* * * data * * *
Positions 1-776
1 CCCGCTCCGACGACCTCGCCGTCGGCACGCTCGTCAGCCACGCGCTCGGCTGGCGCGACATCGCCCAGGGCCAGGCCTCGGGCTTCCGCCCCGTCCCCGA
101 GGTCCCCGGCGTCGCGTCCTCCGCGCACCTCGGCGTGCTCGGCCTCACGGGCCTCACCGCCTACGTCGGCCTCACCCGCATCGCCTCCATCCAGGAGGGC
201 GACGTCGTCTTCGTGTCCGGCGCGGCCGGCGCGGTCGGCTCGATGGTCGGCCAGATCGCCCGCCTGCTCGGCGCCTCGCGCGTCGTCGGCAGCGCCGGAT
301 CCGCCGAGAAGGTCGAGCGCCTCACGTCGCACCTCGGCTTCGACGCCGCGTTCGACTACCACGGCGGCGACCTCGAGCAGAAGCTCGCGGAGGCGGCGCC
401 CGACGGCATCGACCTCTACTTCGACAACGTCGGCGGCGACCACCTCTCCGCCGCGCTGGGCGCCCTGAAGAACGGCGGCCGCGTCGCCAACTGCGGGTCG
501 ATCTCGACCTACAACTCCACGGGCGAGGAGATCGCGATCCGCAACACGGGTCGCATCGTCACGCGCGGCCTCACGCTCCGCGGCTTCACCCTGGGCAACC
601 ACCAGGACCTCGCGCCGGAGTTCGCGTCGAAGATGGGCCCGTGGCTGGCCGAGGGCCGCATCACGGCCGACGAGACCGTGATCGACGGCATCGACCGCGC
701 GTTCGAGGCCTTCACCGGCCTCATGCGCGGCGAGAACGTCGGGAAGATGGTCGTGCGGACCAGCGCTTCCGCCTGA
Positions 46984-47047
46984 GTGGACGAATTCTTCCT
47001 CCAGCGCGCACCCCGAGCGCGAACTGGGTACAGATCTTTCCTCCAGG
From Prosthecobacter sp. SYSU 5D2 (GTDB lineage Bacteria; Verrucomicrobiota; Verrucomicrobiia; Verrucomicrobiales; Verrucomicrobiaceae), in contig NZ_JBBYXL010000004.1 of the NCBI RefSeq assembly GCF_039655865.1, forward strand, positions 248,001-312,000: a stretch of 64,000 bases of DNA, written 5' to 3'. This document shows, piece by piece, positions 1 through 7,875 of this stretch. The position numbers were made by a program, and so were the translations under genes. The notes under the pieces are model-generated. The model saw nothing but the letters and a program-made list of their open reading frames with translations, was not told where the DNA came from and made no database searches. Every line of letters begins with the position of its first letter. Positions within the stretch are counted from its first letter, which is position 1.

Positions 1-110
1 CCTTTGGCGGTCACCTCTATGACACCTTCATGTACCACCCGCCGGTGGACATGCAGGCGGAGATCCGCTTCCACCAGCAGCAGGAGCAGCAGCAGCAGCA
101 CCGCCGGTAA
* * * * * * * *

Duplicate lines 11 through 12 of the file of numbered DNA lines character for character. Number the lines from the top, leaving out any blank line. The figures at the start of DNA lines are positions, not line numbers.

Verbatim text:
46984 GTGGACGAATTCTTCCT
47001 CCAGCGCGCACCCCGAGCGCGAACTGGGTACAGATCTTTCCTCCAGG